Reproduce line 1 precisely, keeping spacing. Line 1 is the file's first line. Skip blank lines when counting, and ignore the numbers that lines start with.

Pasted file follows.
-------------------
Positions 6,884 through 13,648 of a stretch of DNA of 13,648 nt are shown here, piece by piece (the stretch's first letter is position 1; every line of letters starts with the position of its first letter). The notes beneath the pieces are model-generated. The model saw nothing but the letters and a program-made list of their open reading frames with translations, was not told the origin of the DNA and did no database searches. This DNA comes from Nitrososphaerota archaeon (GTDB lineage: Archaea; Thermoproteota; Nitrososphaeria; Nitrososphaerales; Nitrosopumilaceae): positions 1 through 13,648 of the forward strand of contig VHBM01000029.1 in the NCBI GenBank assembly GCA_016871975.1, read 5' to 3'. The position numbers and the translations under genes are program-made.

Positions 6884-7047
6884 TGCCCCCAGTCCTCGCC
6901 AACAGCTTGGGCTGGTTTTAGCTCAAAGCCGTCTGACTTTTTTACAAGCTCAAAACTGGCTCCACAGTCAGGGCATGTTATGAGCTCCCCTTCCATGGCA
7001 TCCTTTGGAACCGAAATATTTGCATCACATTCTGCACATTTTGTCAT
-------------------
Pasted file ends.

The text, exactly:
Positions 6,884 through 13,648 of a stretch of DNA of 13,648 nt are shown here, piece by piece (the stretch's first letter is position 1; every line of letters starts with the position of its first letter). The notes beneath the pieces are model-generated. The model saw nothing but the letters and a program-made list of their open reading frames with translations, was not told the origin of the DNA and did no database searches. This DNA comes from Nitrososphaerota archaeon (GTDB lineage: Archaea; Thermoproteota; Nitrososphaeria; Nitrososphaerales; Nitrosopumilaceae): positions 1 through 13,648 of the forward strand of contig VHBM01000029.1 in the NCBI GenBank assembly GCA_016871975.1, read 5' to 3'. The position numbers and the translations under genes are program-made.